HONG KONG (Reuters) - Chinese mobile security software maker Qihoo 360 Technology Co is raising a US$3.4bn-equivalent loan to back its US$9.3bn buyout by a group of investors, banking sources said on Tuesday.
Qihoo received a buyout offer from a consortium led by CEO Zhou Hongyi in June, which was the biggest of a slew of ‘take private’ buyout offers announced earlier this year while Chinese stocks were soaring.
Qihoo’s loan has been fully underwritten by sole mandated lead arranger and bookrunner China Merchants Bank, which has invited two other Chinese banks to join the deal, the sources said.
The new loan brings the total volume of loans raised by US-listed Chinese companies to back privatizations to at least US$7.45bn in 2015, according to Thomson Reuters LPC data.
The renminbi-denominated loan is being raised in China, as the sponsors are mainland Chinese companies which primarily generate revenues in renminbi, the sources said. The borrowing entity will be an onshore company.
The acquisition loan will not be launched into general syndication and is expected to close by the end of this year, the source said.
The deal includes a US$3bn-equivalent seven-year loan and a US$400m-equivalent bridge loan facility, according to sources and a press release on December 18.
The ratio of debt-to-Ebitda is no more than 6x, one source said.
Qihoo agreed to be acquired by a group of investors for about US$9.3bn on December 18, including about US$1.6bn of debt. The remaining US$5.9bn will be funded by the consortium, according to the sources.
Holders of each American Depositary Share (ADS) - two of which represent three class A ordinary shares - will get US$77 in cash, while owners of class A and class B ordinary shares will receive US$51.33 in cash per share, the company said last Friday.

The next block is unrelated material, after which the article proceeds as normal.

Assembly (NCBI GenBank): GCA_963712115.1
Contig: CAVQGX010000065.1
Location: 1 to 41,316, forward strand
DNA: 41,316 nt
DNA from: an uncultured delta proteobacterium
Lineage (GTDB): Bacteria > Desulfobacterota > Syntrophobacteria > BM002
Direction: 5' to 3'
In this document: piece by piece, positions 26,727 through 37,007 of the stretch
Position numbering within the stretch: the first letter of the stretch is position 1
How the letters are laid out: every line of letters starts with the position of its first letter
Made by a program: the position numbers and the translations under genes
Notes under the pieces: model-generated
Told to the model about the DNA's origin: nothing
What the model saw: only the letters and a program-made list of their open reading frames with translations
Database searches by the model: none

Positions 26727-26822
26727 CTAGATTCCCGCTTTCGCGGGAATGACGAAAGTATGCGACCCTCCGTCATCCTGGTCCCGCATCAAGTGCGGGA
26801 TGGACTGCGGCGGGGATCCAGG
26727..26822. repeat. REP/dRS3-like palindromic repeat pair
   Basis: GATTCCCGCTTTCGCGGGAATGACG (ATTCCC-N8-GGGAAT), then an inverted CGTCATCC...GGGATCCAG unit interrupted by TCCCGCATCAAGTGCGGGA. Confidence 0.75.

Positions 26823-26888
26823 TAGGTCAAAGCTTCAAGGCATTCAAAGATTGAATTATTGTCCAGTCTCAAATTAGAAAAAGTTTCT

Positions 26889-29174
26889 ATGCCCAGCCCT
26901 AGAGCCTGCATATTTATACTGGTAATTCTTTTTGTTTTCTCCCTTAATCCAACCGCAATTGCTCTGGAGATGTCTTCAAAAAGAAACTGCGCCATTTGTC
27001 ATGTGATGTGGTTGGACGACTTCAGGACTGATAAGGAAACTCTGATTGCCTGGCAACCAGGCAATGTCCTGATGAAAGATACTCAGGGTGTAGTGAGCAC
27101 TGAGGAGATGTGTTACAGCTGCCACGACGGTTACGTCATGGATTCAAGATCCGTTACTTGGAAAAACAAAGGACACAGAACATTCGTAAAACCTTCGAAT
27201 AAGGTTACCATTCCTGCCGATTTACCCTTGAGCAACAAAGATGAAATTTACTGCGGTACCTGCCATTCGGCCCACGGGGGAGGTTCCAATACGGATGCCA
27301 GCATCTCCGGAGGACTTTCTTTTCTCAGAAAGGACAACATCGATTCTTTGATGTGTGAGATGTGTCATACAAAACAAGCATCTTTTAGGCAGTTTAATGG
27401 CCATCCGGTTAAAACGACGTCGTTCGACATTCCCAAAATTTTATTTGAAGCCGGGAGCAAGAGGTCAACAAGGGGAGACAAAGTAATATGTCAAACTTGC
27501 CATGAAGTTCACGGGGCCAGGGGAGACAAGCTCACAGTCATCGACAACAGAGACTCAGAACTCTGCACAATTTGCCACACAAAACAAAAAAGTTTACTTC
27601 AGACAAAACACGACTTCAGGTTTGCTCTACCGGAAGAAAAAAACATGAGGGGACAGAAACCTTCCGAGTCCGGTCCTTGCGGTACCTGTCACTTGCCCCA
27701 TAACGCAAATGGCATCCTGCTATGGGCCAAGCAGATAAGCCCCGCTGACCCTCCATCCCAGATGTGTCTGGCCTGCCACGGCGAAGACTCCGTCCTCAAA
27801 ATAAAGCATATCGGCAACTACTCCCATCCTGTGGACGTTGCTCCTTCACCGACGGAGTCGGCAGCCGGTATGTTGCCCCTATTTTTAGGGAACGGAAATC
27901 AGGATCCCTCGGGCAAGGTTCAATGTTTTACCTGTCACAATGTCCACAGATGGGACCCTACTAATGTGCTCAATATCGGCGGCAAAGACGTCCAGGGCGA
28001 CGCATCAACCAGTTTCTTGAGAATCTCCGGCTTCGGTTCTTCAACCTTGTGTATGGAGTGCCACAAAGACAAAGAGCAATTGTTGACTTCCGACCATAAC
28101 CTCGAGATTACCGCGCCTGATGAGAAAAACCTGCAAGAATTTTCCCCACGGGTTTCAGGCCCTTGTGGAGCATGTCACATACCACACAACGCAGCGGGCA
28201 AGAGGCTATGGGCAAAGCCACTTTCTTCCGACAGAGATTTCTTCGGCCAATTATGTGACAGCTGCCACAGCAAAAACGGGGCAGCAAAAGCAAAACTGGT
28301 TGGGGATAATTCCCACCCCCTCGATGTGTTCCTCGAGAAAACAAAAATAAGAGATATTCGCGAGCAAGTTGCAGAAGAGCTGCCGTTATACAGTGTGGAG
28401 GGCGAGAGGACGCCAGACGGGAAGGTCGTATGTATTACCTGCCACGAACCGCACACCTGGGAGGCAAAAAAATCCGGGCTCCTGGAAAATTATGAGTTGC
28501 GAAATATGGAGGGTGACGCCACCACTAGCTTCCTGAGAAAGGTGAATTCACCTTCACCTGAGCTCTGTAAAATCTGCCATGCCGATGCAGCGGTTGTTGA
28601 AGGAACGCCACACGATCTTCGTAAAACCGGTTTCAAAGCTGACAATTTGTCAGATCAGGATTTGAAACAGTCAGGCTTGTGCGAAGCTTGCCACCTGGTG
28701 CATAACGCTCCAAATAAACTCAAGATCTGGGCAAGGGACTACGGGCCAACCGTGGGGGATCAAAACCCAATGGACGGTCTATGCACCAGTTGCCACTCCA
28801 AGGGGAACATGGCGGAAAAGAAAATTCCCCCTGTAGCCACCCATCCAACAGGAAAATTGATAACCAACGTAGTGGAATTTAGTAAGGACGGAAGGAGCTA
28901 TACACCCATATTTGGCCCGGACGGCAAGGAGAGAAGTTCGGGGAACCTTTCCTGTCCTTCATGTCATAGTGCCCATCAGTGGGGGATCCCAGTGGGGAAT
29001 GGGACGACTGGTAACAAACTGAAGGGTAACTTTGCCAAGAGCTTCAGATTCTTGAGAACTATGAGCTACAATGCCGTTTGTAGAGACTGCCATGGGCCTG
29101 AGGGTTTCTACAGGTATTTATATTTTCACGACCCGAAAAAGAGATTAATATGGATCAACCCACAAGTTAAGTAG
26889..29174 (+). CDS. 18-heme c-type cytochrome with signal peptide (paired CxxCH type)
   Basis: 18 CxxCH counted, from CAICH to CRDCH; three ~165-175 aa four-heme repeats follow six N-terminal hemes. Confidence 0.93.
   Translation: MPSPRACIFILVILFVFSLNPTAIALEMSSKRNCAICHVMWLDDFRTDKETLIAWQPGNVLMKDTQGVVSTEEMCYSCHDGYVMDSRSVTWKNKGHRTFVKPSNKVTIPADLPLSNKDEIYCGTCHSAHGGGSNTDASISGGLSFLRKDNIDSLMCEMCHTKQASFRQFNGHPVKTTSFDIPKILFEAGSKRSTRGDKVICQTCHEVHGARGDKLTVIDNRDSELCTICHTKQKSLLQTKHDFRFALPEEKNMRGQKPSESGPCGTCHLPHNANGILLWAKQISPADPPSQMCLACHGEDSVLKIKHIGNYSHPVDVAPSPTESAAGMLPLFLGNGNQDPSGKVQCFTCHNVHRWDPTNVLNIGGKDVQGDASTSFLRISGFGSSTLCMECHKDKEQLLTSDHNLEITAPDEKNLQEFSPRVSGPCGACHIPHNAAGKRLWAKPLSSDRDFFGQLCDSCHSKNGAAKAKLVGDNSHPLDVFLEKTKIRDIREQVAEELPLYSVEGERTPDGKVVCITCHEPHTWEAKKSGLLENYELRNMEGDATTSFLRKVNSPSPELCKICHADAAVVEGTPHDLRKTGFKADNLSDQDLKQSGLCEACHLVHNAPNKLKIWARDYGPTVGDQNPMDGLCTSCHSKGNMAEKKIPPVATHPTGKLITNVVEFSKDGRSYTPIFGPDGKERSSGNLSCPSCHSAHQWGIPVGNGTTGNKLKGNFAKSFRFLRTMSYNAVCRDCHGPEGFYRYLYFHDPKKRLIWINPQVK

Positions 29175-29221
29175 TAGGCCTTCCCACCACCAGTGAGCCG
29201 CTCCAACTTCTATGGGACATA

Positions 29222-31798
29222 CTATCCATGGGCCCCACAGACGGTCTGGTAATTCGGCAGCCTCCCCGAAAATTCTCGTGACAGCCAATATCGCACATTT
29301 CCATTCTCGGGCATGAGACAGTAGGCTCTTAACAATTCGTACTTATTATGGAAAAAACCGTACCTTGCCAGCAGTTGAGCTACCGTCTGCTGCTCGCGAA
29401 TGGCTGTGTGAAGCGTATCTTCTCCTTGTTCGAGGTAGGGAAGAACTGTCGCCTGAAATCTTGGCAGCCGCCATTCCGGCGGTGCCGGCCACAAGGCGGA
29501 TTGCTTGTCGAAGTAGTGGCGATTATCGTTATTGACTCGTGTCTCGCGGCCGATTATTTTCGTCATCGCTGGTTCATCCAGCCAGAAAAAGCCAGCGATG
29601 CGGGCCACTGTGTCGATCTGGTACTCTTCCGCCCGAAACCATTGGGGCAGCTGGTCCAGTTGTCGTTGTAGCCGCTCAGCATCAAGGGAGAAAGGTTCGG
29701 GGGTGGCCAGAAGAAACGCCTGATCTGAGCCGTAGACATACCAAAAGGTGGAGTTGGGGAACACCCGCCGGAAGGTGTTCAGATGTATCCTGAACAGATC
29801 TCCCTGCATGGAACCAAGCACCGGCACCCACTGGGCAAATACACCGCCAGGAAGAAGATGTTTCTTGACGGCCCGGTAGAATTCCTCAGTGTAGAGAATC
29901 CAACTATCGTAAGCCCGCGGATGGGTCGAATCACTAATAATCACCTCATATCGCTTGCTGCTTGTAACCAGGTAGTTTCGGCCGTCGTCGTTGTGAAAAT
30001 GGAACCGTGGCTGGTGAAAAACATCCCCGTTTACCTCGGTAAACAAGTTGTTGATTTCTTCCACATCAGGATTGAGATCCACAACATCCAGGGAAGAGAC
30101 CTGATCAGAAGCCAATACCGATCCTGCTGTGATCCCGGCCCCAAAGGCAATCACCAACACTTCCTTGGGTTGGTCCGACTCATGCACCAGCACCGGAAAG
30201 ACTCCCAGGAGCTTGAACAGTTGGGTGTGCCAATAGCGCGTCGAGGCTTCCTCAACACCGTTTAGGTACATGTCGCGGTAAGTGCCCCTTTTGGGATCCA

Qihoo said last Friday that entities controlled by Zhou, who is also Qihoo’s co-founder, and Chairman Xiangdong Qi had agreed to vote all their shares in favour of the deal. Their combined stake represents about 61% of the voting rights attached to the outstanding shares.
The consortium taking the company private includes Citic Guoan, Golden Brick Silk Road Capital, Sequoia Capital China, Taikang Life Insurance, Ping An Insurance, Sunshine Insurance, New China Capital, Huatai Ruilian, Huasheng Capital or their affiliated entities.
Many of the loans provided this year to back the privatizations of Chinese companies have been provided by Chinese banks and have not been syndicated.
Medical devices manufacturer Mindray Medical International mandated Bank of China Macau and Ping An Bank in November to arrange a US$2.05bn term loan to support its US$3.3bn management buyout.
Ping An Bank and Shanghai Pudong Development Bank also underwrote a US$1.1bn loan in August that backed the US$3.3bn privatisation of New York-listed WuXi PharmaTech (Cayman) Inc.
Industrial Bank is also expected to arrange a debt financing to support Trina Solar Ltd’s proposed buyout and said that it is highly confident in its ability to underwrite the financing, according to press release on December 14.
Editing by Tessa Walsh